Does God Choose Who Will Be Saved?
What are the doctrines of Election and Predestination? Do they mean that God decides who will be saved and who will be lost? With both of these teachings it is best that we limit our understanding to what the Bible says rather than what man teaches.
The doctrine of Election deals with the ‘choice’ of God. The word election means “the right and power of making a choice.” The Bible says that God the Son is the Lord’s Elect, His Servant (Isaiah 42:1; Matthew 12:18). God has chosen Israel to be His servant nation (Isaiah 41:8-9). Saul and David were chosen by God to serve Him as kings of Israel (I Samuel 10:24; I Kings 11:34). Christ chose twelve men to serve Him, even Judas who was called a devil (John 6:70). Paul in Romans 9:11-12, makes it clear that God has purpose and reason in His choices. They are not arbitrary. In speaking of Jacob and Esau and the nations that would come from them, it was determined by God’s election that the elder would serve the younger. It should be clear from these few passages that election deals primarily with service and not salvation. Peter, like Paul in Romans 8:29, makes it clear that election is based on the foreknowledge of God (I Peter 1:2). God knows beforehand and with this knowledge He determines His choice in using an individual as a vessel of honor or as a vessel of wrath. We clearly play a part in this determination (II Timothy 2:20-21). With this in mind we can understand why God chose Pharaoh, Judas, Pilate, and others to accomplish is divine purposes.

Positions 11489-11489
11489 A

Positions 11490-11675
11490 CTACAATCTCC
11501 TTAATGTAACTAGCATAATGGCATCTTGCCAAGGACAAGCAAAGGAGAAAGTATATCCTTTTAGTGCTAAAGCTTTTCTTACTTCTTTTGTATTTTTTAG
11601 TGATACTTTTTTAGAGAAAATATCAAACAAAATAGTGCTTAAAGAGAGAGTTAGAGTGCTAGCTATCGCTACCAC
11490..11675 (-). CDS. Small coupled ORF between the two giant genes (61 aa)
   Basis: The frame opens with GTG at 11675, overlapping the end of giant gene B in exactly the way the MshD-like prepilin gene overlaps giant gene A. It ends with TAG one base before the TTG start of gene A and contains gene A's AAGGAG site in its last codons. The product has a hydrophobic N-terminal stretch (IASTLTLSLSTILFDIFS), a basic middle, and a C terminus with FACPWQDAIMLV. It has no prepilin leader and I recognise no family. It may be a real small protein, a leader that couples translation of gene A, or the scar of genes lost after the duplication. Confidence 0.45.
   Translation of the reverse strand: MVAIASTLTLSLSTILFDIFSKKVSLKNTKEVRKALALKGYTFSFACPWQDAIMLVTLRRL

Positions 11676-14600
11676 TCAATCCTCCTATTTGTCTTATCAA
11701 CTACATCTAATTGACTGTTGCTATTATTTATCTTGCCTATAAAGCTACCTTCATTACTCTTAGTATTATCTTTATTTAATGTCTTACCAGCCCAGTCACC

Predestination simply means to determine beforehand. God not only knows what will happen, but in some areas He claims to make events turn out they way that they do. It is very interesting that God refers to only two events as “predestined” in the New Testament Scriptures and the Epistles of Paul. In Acts 4:27-28 and in I Corinthians 2:7-8 we are told that the crucifixion of Christ and the surrounding events were foreordained or predestined to happen. In Romans 8:29 and Ephesians 1:5 & Ephesians 1:11-14 God tells us that He has already determined that every member of the Body of Christ will ultimately be conformed to the image of Jesus Christ at our resurrection. That is His work. He will perform it.
It is not God’s will that anyone should be lost (I Timothy 2:4; II Peter 3:9). It is man who must choose to respond in faith to the grace of God. God, of course, knows who will and who will not respond. This is foreknowledge, not predestination. Foreknowledge is an attribute. Predestination is an act.
While much of God’s workings remain a mystery to us, He has revealed His heart to us. We must believe that God’s plan will see more people saved than any other.
Keep studying (II Timothy 2:15). The truth will make you free (John 8:32).
by David Cannon